LIKE- Abandon Me is lyrical and beautifully written. Febos weaves literature and historical information, into her personal story. Abandon Me is structured in a non-lineal style, and Febos writes in what I can best describe as a controlled stream-of-conscious. Her writing feels loose and free-form, but it never seems careless or without intention. Initially, I may not have know where she was heading with a thought, but it always came to a powerful conclusion. Brilliant storytelling.

Febos takes a hard look at her family, specifically her fathers, exploring the long term impact they had on her life. Her birth father, was a addict, who abandoned her as a toddler. Febos reconnected with him and meets family members from his side, as an adult. As a child, her mother remarried a sea captain, a loving man, who would go on to formally adopt Febos. As a sea captain, he would leave for months at a time, creating a series of mini abandonments in Febos' life. As an adult, Febos admits to putting herself in the position of being the one who always leaves first in a relationship, and this becomes complicated when she meets a woman ( a married and emotionally abusive woman), whom she loves. Along with this difficulty in forming attachments with other people, Febos dulls her pain with drugs. She is able to hide her drug abuse, through managing to keep the other aspects of her life together. Febos is constantly trying to mask her pain and fears.

Febos also explores her Native American heritage and what it means to be part of a people who were systematically decimated, and who currently have high rates of poverty and drug abuse. Her Native American heritage is from her brith father, and although Febos was not raised on a reservation or with much knowledge of this part of her heritage, she looks at how it has impacted her father, and by extension, her. 

DISLIKE- Not so much a dislike, but I thought that it warranted mentioning that it took me about fifteen pages to fully engage in Abandon Me. It took me a bit to become comfortable with Febos' style of writing, rather than it be writing that immediately grabbed my attention. However, after those initial pages, I was hooked.

RECOMMEND- Yes. Febos is a gifted writer with a unique voice and perspective. Abandon Me is  richly layered and engaging. It would be a great pick for a book club or class discussion.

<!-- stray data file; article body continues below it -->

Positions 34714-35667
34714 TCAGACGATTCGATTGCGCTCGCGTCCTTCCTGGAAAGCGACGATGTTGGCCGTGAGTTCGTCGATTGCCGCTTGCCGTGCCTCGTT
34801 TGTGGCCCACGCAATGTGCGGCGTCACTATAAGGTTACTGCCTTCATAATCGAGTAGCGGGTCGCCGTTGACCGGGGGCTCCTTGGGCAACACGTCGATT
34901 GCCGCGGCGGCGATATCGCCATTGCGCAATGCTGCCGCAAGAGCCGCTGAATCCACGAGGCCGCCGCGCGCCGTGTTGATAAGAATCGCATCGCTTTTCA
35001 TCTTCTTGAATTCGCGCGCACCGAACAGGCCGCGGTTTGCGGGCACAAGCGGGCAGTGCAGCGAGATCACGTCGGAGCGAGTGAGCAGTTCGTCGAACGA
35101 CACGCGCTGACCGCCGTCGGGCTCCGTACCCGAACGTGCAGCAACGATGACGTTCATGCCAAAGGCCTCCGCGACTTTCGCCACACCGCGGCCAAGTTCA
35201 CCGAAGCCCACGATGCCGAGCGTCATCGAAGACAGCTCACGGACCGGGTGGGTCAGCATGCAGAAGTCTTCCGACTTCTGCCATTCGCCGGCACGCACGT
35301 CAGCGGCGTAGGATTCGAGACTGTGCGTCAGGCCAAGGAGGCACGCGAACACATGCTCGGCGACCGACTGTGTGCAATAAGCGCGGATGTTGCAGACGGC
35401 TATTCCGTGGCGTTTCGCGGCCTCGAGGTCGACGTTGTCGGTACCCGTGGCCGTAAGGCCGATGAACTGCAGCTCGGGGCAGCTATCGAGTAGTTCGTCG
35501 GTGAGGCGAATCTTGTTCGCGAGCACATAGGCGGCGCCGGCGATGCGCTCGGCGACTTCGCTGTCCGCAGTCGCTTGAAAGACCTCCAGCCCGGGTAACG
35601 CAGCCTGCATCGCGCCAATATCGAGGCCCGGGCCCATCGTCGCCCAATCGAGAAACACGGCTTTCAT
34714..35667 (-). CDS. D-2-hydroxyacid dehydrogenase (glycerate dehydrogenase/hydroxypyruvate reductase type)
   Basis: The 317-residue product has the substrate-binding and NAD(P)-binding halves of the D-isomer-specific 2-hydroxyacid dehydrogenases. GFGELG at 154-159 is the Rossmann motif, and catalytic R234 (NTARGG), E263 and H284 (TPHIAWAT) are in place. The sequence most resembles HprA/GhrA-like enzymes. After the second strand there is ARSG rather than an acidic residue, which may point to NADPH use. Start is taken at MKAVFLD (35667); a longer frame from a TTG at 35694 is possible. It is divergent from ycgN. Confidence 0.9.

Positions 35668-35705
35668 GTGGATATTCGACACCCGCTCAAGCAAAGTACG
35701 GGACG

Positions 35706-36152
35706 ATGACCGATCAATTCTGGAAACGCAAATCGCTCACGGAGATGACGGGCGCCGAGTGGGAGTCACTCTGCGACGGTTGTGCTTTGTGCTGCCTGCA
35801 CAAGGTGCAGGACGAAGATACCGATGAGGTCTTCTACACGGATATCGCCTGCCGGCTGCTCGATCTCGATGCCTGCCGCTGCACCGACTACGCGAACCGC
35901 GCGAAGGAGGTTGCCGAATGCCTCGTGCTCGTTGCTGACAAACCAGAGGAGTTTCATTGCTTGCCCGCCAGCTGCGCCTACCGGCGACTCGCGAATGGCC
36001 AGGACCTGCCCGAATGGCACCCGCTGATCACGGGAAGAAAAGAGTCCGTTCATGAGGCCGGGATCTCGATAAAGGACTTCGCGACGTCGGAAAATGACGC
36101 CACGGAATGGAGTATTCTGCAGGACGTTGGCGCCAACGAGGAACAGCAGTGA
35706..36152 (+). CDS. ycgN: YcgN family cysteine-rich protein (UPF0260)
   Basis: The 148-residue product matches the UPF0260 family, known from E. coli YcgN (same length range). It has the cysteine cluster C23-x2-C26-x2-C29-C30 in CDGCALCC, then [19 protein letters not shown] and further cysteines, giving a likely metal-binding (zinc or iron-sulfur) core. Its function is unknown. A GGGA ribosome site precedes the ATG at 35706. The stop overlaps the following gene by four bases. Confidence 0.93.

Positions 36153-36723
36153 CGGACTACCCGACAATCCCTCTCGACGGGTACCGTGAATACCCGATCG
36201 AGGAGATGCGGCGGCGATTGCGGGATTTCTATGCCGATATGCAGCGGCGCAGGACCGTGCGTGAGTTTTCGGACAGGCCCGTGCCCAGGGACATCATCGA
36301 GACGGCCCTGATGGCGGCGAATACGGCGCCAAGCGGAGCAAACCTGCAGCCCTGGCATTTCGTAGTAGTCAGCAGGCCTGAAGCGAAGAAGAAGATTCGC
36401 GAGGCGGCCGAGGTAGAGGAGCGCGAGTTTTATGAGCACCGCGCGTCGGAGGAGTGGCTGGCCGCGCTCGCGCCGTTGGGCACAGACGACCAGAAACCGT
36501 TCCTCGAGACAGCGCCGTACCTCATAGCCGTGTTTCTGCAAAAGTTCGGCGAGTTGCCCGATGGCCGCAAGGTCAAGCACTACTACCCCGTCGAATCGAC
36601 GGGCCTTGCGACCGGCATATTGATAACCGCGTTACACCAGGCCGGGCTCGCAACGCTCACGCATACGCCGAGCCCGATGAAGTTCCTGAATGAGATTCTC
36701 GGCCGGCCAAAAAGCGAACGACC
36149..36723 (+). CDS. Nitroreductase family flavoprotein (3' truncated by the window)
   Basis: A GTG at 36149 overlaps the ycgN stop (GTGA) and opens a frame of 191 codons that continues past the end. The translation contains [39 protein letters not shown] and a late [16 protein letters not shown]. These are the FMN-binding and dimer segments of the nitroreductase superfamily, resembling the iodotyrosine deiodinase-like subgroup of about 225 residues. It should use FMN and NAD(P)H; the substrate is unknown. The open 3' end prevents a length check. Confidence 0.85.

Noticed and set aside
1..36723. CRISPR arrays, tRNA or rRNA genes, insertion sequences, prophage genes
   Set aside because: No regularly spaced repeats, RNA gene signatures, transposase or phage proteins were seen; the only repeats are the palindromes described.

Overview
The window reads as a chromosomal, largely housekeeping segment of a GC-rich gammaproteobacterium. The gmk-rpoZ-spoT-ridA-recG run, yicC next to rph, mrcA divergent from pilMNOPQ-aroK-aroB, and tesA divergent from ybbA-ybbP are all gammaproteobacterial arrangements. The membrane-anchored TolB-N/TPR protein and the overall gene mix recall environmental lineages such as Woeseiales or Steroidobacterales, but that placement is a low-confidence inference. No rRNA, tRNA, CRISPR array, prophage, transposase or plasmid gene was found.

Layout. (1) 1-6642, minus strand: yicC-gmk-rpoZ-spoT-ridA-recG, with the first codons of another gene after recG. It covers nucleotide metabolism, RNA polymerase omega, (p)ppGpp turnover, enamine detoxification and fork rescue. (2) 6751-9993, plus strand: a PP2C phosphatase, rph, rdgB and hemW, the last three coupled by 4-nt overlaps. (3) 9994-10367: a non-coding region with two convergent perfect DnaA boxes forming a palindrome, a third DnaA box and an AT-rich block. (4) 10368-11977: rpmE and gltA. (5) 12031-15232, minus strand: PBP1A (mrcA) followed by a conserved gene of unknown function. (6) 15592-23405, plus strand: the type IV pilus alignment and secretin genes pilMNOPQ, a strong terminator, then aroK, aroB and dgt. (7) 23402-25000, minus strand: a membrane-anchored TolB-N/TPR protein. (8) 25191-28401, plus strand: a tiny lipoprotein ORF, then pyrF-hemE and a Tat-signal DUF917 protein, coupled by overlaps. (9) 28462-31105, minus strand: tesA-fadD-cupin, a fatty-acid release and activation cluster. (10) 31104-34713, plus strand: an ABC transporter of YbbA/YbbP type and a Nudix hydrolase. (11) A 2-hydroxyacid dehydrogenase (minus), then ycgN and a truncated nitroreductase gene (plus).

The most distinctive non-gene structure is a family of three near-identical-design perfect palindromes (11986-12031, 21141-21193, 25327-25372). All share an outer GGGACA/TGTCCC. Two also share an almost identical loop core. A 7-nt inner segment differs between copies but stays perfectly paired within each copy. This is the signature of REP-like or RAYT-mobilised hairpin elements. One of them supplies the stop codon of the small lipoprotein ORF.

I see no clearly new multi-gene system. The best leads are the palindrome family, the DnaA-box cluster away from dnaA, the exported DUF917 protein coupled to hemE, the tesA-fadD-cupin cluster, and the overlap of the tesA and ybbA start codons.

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I love memoirs, but I feel like I've read so many of them. Everyone thinks their life is so interesting.  Why is this person's life more readable than someone else?

As mentioned by another review, this memoir was overtly sexual in nature. NOT THAT THERE'S ANYTHING WRONG WITH THAT, but I dislike the word "lover" and felt very turned off when reading it over and over and over.  

While the writing itself had almost a musical quality, there wasn't really a point for me. Like...what and why am I reading an essay about hickeys? I got bored very quickly and just powered my way through to see if it got any better. 

Thanks to NetGalley for providing me with a copy of this book in exchange for this honest review.
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3.5-- I preferred Whip Smart, which I gave 4 stars. I really enjoyed parts of this book, but it strikes me as strange that I've since forgotten virtually everything that happened, not even two weeks after completing it. In contrast, Whip Smart has stuck with me.
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I'm a reader who usually sticks with supernatural YA, so this was far out of my usual genre. But the cover, title, plot summary and author intro intrigued me and I decided to request it. Pretty quick into reading I had the feeling this would not be My Kind of  Book, but the lovely writing kept me going for much longer than I would have otherwise. I did not finish this one because it was not my cup of tea, but I could see some people loving this and hitting a resonant note in them. Particularly fans of literary memoirs that skew slightly off kilter in an abstract narrative sort of way.
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Regrettably, this archived before I downloaded.  I was interested and wanted to read it.  Good luck with the publication.